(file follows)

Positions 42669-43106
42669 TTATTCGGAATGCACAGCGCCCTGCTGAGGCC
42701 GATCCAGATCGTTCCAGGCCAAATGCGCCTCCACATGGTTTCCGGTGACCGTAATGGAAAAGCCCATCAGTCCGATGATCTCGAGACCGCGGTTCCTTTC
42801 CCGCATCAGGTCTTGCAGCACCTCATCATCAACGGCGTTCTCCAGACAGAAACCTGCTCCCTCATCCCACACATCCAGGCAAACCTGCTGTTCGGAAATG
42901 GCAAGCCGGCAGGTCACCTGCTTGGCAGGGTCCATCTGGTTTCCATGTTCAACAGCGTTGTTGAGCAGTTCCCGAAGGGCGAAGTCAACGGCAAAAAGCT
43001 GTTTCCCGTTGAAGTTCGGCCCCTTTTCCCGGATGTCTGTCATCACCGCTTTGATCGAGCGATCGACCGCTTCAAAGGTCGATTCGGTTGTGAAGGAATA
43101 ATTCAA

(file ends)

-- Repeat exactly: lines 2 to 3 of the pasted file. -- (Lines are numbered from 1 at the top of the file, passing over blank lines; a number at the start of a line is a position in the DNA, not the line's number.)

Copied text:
42669 TTATTCGGAATGCACAGCGCCCTGCTGAGGCC
42701 GATCCAGATCGTTCCAGGCCAAATGCGCCTCCACATGGTTTCCGGTGACCGTAATGGAAAAGCCCATCAGTCCGATGATCTCGAGACCGCGGTTCCTTTC